It was none other than the The New York Times (NYT), believe it or not, that recently exposed YouTube's automated video recommendation system for populating pedophile accounts with children's videos. Not only that, but YouTube's system is further categorizing some of these videos as "sexually-themed content," when in fact they're just innocent representations of kids being kids.
"YouTube has curated the videos from across its archives, at times plucking out the otherwise innocuous home movies of unwitting families," NYT columnists Max Fisher and Amanda Taub wrote in an eye-opening piece about what YouTube's algorithms are doing these days. "The result was a catalog of videos that experts say sexualizes children."
According to Jonas Kaiser, a researcher at Harvard University's Berkman Klein Center for Internet and Society, YouTube's algorithm is not only tagging children's content as "sexual," it's also driving pedophiles who otherwise wouldn't even know it's there to view it.
"That's the scary thing," Kaiser is quoted as saying, referring to the children's channels that YouTube is directly connecting to the user accounts of pedophiles. Kaiser added in a statement that the accuracy with which YouTube is now connecting pedophiles to children's channels is "disturbingly on point."
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As Fisher and Taub also point out in their article, the recommendations that YouTube makes to its pedophile users would appear to become progressively more provocative, starting out with videos of children playing, perhaps, and later moving towards videos of children in swimsuits.
What's worse is that pedophile YouTube users who tend to watch "erotic" content will increasingly be steered towards younger and younger versions of it, all with YouTube's approval.
"So a user who watches erotic videos might be recommended videos of women who become conspicuously younger, and then women who pose provocatively in children's clothes," Fisher and Taub explain.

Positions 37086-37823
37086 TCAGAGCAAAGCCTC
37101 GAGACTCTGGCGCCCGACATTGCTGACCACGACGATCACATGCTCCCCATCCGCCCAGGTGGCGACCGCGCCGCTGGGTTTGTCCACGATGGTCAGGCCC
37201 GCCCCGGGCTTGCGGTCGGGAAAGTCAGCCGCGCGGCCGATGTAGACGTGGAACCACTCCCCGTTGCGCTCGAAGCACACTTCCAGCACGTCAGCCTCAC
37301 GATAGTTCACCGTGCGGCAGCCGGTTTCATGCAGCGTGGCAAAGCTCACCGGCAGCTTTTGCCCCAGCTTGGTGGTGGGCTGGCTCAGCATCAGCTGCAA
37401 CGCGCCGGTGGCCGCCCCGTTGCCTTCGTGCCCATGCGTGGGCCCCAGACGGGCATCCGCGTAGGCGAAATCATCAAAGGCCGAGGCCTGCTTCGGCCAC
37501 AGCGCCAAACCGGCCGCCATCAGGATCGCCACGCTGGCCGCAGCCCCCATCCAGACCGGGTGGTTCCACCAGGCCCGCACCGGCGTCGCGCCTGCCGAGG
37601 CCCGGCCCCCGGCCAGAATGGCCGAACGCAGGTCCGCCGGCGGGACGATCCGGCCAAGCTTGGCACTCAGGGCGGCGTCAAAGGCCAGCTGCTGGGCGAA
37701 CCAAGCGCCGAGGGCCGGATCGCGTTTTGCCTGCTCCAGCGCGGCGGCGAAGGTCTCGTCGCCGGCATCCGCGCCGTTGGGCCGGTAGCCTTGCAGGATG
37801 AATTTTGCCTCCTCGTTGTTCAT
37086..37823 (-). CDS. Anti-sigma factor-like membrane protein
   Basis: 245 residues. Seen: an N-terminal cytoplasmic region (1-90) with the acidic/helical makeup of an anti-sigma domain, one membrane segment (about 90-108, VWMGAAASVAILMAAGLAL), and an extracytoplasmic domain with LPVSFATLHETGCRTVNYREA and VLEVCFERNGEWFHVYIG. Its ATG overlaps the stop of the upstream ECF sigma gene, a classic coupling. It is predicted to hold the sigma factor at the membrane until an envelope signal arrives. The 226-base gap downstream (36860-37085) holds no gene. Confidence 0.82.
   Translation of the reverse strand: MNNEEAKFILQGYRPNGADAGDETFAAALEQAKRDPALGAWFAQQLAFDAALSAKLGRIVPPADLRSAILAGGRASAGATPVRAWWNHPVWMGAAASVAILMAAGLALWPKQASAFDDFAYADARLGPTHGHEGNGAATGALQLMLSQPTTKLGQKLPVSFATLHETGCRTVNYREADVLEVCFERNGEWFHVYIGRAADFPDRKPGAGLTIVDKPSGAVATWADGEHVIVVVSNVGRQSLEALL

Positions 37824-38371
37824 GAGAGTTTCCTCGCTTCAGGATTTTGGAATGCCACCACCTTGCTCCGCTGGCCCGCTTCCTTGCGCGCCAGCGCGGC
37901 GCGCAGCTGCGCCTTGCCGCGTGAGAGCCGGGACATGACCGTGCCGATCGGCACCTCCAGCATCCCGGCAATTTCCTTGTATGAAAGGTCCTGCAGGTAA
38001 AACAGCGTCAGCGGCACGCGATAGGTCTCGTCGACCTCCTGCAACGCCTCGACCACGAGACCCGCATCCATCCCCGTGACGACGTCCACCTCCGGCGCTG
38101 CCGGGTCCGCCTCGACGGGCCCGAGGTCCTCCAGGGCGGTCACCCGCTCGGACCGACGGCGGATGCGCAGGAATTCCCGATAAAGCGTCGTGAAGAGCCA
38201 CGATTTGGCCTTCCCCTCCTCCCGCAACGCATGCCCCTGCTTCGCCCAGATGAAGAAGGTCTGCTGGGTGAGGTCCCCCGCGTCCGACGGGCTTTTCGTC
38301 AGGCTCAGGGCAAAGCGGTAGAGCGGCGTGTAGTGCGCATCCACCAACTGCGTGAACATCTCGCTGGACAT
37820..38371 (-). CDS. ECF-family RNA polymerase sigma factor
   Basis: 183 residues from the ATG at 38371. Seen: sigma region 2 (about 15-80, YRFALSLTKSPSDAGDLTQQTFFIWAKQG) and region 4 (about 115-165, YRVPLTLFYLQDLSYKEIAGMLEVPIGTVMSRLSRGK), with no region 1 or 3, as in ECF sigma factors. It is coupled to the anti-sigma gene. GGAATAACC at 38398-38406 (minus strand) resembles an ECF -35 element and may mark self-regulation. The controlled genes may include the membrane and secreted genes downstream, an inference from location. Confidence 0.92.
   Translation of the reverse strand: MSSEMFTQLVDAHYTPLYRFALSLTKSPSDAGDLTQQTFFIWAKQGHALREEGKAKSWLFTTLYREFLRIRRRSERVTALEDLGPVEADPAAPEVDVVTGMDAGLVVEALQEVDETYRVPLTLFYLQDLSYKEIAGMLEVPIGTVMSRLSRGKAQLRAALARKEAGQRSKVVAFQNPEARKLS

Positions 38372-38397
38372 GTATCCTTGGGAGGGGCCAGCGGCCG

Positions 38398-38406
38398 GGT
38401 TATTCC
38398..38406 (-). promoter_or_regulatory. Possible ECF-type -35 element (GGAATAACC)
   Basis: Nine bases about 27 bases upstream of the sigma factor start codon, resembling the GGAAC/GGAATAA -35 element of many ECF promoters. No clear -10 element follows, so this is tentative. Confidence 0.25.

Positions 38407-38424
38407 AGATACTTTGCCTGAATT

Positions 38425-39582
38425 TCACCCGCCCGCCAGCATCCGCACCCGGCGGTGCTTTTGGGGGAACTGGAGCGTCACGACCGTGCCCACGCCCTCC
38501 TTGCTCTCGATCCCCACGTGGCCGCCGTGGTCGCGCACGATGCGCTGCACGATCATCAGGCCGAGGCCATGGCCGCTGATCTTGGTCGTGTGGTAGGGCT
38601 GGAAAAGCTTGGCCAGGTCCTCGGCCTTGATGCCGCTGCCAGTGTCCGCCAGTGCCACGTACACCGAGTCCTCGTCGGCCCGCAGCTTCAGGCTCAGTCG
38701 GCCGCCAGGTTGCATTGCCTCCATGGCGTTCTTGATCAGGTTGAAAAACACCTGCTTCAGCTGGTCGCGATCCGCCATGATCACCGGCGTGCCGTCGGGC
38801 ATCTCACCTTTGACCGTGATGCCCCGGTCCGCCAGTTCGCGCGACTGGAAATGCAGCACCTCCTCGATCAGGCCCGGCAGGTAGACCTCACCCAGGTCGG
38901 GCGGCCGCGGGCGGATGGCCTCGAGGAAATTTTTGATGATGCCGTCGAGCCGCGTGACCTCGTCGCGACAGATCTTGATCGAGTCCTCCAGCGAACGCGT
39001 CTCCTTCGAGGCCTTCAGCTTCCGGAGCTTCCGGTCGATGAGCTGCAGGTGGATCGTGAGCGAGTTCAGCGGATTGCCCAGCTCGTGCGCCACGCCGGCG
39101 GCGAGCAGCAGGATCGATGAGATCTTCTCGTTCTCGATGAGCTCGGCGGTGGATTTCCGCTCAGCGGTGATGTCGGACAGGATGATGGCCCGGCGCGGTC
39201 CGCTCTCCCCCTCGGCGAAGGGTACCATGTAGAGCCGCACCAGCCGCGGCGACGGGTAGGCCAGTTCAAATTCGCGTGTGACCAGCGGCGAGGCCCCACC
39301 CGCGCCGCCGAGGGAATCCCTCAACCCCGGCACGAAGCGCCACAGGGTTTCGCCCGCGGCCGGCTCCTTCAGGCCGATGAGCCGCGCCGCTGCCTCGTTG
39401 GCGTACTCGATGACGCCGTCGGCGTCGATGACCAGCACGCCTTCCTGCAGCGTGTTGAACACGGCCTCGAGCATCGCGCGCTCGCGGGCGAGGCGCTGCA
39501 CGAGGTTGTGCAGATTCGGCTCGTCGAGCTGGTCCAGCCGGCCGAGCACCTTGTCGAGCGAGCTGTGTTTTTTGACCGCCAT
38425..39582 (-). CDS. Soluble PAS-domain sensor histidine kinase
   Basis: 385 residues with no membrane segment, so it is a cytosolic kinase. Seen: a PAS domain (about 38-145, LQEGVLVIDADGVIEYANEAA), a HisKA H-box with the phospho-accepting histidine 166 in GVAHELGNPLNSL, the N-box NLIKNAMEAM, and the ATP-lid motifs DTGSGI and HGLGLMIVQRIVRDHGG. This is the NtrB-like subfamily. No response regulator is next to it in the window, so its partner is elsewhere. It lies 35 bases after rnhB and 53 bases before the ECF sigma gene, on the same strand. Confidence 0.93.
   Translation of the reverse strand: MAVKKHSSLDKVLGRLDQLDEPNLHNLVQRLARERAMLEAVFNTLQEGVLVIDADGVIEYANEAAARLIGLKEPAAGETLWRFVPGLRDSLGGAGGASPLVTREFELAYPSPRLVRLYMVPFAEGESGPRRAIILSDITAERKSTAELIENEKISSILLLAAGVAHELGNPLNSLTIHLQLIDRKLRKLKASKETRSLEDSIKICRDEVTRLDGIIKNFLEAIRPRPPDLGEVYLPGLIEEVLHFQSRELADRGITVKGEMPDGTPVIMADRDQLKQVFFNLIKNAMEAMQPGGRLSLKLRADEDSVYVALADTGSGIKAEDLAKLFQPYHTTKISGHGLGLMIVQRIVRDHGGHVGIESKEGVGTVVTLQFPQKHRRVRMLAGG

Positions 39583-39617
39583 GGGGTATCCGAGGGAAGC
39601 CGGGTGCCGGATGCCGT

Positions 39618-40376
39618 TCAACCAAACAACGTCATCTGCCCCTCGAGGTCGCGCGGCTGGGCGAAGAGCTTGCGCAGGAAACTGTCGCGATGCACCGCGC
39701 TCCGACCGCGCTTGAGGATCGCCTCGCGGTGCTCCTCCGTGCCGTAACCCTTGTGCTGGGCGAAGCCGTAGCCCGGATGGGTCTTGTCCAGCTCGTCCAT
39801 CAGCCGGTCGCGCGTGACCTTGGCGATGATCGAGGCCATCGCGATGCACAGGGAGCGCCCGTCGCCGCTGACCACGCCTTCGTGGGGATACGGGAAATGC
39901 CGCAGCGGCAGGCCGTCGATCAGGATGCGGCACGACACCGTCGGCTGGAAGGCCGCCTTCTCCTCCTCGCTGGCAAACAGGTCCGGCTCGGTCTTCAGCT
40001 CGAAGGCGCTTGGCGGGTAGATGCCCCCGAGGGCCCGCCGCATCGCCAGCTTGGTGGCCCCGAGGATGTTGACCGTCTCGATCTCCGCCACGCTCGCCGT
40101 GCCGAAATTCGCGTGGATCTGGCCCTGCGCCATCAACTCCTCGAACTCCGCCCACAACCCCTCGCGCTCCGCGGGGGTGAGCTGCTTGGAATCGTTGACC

"Eventually, some users might be presented with videos of girls as young as 5 or 6 wearing bathing suits, or getting dressed or doing a split."
It's important to point out here that the videos of children that YouTube recommends are generally innocent, at least to normal people who aren't perverts. It's the fact that these videos are being recommended specifically to pedophiles that indicates YouTube should be focusing its efforts on fixing this problem, rather than targeting conservatives for "hate speech."
"On its own, each video might be perfectly innocent, a home movie, say, made by a child," Fisher and Taub explain. "Any revealing frames are fleeting and appear accidental. But, grouped together, their shared features become unmistakable."
In one instance, the mother of a 10-year-old girl from Brazil was shocked to learn that an otherwise innocent video that her daughter and her friend uploaded to YouTube, which showed them swimming in a backyard pool, had been captured by YouTube's recommendation system and presented to pedophiles.
A YouTube spokeswoman has since come out to claim that "protecting kids is at the top of [YouTube's] list." However, YouTube has yet to actually turn off its recommendation system for children's videos, instead focusing all of its time and effort on demonetizing video content that in any way challenges the LGBTQ agenda, for instance.
"Google has struggled with pedophilia on YouTube for years, and in December 2017, the company claimed it would hire 'thousands' of human moderators to combat the problem," Breitbart News reports.
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